LOU ANDREAS-SALOMÉ: The Audacity to be Free
Cinema Libre Studio
Reviewed by: Harvey Karten
Director: Cordula Kablitz-Post
Screenwriter: Cordula Kablitz-Post, Susanne Hertel
Cast: Katharina Lorenz, Nicole Heesters, Liv Lisa Fries, Merab Ninidze, Katharina Schüttler, Alexander Scheer
Screened at: Critics’ link, NYC, 4/11/18
Opens: April 20, 2018 in New York’s Village East Cinema and April 27, 2018 in LA’s Laemmle’s Royal Theater
The only thing about this film that lacks imagination is the title “Lou Andreas-Salomé.” If you were creating a biopic, would you title it simply with the name of the principal person (albeit with a subtitle “The Audacity to be Free”)? A more appropriate heading would be “Apollo vs. Dionysus: The Life and Times of Lou Andreas-Salomé. This intriguing encounter that we in our theater seats have been graciously afforded, is of a person who may be fairly unknown here in the States. Yet given her intelligence, she could hold her own with Freud and Nietzsche, that intellect propelled by her inner conflict between the Apollonian (rationalism, logic) and the Dionysian (emotions, chaos). Because she was an early feminist who drew women from her own upper class to her readings, she faced the anger of her mother, particularly as the older woman, a nice Protestant mom, wanted grandchildren, and the little ones would “keep you well occupied.” And hopefully the little ones would not challenge a pastor in church who said “God is everywhere,” getting the retort “Is God in Hell also?”
While the first psychoanalyst is the biblical Joseph who interpreted Pharaoh’s dreams, Andreas-Salomé, some years later, is the first female psychoanalyst, gaining insight into her own conflicts through explorations of her psyche as required of people in her field. She is also a poet, a novelist, an essayist and a biographer as cited in a Wikipedia article, though thankfully director Cordula Kablitz-Post, using her own screenplay with co-writer Susanne Hertel, does not list her accomplishments in that vein like a laundry list. Instead, the film tracks key points in her life, with brief attention to her childhood (Helena Pieske), her teens (Liv Lisa Fries), her middle years (Katharina Lorenz), and her older and still wiser self (Nicole Heesters).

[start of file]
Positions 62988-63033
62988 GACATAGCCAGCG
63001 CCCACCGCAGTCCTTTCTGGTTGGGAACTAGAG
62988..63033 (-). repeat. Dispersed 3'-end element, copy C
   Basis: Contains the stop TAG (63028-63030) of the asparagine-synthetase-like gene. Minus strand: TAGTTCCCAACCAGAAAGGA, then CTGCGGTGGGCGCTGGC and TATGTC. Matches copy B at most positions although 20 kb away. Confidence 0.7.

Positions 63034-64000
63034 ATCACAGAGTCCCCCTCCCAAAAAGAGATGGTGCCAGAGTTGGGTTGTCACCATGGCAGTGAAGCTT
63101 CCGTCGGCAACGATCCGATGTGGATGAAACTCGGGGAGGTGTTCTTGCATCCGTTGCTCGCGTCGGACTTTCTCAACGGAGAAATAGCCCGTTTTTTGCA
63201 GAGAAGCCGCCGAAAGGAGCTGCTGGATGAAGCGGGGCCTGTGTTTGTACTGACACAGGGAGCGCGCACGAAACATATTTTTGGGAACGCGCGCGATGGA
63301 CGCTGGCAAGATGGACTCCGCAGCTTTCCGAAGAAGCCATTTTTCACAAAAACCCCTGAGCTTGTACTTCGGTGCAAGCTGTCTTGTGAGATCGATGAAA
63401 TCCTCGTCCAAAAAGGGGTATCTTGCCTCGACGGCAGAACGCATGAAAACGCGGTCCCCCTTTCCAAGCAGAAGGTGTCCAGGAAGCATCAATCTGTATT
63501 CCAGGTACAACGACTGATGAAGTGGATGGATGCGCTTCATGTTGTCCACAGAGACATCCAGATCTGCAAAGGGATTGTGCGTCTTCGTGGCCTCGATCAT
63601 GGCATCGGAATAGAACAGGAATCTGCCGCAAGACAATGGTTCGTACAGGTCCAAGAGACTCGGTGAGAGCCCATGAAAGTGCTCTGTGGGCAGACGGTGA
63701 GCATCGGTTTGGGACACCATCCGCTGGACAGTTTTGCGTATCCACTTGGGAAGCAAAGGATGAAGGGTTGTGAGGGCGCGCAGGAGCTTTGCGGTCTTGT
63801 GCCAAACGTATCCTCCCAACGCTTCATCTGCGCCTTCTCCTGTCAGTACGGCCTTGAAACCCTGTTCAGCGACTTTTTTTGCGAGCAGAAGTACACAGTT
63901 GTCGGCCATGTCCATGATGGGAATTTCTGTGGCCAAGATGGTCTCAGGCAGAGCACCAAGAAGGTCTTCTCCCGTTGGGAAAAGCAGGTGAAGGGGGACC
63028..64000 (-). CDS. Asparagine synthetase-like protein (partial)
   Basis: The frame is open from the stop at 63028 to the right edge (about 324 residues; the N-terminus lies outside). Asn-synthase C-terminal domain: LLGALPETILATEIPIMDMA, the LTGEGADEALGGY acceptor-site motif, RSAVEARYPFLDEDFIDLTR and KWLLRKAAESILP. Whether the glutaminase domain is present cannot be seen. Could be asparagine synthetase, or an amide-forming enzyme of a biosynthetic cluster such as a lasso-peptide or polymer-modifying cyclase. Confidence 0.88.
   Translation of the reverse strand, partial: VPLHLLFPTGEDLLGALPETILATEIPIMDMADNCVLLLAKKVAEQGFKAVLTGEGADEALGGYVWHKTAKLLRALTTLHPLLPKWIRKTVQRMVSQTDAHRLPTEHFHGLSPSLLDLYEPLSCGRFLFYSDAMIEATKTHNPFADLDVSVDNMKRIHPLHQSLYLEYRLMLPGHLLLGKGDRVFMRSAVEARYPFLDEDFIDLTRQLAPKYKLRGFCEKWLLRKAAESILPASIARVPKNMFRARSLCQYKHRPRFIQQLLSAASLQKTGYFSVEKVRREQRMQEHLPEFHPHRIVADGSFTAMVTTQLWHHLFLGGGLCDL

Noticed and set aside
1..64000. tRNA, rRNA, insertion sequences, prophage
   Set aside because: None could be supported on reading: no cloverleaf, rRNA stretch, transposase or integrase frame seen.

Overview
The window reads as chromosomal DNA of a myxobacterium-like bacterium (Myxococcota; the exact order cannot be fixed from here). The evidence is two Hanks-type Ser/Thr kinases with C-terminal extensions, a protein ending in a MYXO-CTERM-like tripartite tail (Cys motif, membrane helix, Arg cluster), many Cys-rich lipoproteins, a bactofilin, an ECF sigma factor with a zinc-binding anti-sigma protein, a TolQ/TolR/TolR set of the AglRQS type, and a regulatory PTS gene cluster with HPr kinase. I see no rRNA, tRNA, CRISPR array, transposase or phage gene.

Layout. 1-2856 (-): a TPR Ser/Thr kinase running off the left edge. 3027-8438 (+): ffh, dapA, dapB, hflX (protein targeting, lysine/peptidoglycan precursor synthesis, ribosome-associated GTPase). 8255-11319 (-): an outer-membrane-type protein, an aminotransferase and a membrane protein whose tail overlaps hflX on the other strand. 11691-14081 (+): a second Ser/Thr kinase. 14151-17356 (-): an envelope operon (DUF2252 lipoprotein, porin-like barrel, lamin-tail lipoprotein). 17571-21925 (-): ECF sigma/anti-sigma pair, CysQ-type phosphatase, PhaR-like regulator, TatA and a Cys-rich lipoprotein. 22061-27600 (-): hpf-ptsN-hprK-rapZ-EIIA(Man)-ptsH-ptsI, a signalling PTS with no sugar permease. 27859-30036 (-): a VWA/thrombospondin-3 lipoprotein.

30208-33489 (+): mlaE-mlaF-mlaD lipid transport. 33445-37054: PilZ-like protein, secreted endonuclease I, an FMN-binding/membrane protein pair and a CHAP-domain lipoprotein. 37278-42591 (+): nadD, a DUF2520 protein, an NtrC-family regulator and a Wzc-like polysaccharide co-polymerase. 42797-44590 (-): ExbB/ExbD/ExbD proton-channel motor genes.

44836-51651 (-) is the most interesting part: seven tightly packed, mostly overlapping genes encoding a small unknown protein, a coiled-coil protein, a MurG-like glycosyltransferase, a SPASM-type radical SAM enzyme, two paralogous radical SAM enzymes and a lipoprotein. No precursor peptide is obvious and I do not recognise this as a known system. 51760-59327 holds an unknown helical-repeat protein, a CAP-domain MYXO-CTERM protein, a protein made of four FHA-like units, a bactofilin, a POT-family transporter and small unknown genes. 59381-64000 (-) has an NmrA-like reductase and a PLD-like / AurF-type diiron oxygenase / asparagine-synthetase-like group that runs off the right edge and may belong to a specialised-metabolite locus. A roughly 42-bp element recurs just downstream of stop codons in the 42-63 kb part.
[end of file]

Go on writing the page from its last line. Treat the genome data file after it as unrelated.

Filmed by Matthias Schllenberg in Germany (Lower Saxony, Ludwigsburg, Potsdam) , Vienna, Trentino-Alto Adige in Italy), and from time to time with a striking visual effect revealing scenery with characters walking through what looks like a trompe l’oeil, “Lou Andreas-Salomé” is thematically consistent throughout. We see a woman who at first with no problem struggling through a conflict despite the oppressive conventions of her time. She is determined never to marry, never to be intimate, never to be subjected to the will of any man. She believes, as well, that intimacy comes with a price: erotic closeness would curtain her intellectual development. It takes time for her to reconsider, giving herself to a man first in her early thirties. And her marriage to Friedrich Carl Andreas (Merab Ninidze), a scholar without much personality, remains unconsummated as she demands. It seems that men could not get enough of her, despite her requiring Platonic relationships, with no less than Friedrich Nietzsche (Alexander Scheer with a bushier mustache than John Bolton), and Paul Rée (Philipp Haus) who competes with Nietzsche for her attentions. Still they agree to hang out as a threesome.
Her world turns around when she meets Rainer Maria Rilke (Julius Feldmeier). Passion is unleashed. As we watch her ecstasy during their lovemaking and the smile she sports throughout the next day with her hair down, we simply know that she will be carrying on affairs with many others, including a young doctor Pineles (Daniel Sträser) and possibly even Dr. Sigmund Freud (Harald Schrott), who wonders whether she is a classic narcissist.
The flawless acting does credit to its central character, and the men in her life exude various degrees of emotion while trying their best to repress their sexual needs. What the film evokes ultimately is that you can be a feminist, an intellectual, a writer, even a hard-to-get player, and still maintain around you an array of men who would do anything—bring her flowers, cut their wrists, divorce their wives, write over-the-top poetry—just to revel in the aura she exudes.
Unrated. 118 minutes. © 2018 by Harvey Karten, Member, New York Film Critics Online
Story – A-
Acting – A
Technical – A-
Overall – A-